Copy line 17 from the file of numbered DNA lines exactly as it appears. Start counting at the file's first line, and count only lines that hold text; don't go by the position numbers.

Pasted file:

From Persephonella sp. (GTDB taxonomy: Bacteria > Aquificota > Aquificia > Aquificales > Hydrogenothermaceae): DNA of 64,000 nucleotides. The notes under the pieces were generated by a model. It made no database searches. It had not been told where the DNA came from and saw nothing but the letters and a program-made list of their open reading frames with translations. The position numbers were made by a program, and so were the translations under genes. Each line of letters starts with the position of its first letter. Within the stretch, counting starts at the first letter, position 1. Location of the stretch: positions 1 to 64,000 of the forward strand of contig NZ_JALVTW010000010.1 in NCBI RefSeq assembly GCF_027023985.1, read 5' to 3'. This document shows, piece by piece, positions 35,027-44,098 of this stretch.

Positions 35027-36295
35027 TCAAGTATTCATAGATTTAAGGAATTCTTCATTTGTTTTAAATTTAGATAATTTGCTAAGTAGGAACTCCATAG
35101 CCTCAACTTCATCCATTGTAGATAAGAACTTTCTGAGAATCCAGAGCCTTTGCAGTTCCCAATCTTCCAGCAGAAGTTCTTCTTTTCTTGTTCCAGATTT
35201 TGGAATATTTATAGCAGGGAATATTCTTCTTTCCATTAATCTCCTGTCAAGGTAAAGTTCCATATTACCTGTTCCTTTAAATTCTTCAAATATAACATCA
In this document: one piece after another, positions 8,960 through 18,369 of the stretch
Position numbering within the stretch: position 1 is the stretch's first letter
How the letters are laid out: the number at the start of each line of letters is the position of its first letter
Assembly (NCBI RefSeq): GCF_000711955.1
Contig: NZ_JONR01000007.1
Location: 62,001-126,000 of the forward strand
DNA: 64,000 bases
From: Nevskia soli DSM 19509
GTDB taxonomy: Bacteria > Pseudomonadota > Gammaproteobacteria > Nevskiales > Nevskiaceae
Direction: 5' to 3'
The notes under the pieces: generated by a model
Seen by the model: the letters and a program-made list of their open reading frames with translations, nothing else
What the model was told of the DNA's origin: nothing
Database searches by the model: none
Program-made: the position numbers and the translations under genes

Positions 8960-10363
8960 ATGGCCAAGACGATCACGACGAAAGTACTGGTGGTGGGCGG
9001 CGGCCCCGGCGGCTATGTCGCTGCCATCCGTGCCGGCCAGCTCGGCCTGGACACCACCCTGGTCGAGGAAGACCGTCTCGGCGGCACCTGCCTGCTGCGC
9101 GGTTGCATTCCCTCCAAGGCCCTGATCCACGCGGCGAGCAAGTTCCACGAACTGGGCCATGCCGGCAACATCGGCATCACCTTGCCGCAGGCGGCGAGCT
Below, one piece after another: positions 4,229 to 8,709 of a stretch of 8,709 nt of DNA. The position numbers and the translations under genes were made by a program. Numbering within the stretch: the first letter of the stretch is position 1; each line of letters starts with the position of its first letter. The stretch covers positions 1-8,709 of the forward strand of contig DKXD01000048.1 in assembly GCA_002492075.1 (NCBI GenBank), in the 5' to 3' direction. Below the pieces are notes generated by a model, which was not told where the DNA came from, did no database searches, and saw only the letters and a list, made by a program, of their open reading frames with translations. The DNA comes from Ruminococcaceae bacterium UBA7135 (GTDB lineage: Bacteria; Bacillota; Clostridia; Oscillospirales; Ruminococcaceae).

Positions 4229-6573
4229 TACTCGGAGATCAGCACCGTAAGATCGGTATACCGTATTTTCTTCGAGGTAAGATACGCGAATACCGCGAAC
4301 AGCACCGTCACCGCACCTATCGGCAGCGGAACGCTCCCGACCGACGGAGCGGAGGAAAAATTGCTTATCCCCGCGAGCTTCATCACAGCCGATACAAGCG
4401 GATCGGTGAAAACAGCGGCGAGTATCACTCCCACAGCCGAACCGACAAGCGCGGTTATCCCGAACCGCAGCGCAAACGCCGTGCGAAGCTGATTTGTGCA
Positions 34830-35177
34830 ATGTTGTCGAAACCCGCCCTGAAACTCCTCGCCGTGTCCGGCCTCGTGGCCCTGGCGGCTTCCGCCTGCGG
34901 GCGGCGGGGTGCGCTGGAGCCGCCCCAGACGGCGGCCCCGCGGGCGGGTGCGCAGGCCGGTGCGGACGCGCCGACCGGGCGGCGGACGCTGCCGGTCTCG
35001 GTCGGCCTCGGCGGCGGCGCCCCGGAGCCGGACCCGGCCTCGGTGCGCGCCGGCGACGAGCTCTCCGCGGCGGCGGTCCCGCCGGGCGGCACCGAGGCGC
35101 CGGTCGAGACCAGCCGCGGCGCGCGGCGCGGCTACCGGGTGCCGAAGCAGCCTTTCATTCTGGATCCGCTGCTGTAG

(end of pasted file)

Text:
Seen by the model: the letters and a program-made list of their open reading frames with translations, nothing else